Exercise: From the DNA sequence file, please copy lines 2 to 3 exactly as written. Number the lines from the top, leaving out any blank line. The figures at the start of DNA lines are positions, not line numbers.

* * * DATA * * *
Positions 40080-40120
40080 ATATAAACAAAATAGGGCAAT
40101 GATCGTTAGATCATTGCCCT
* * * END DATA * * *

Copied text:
40080 ATATAAACAAAATAGGGCAAT
40101 GATCGTTAGATCATTGCCCT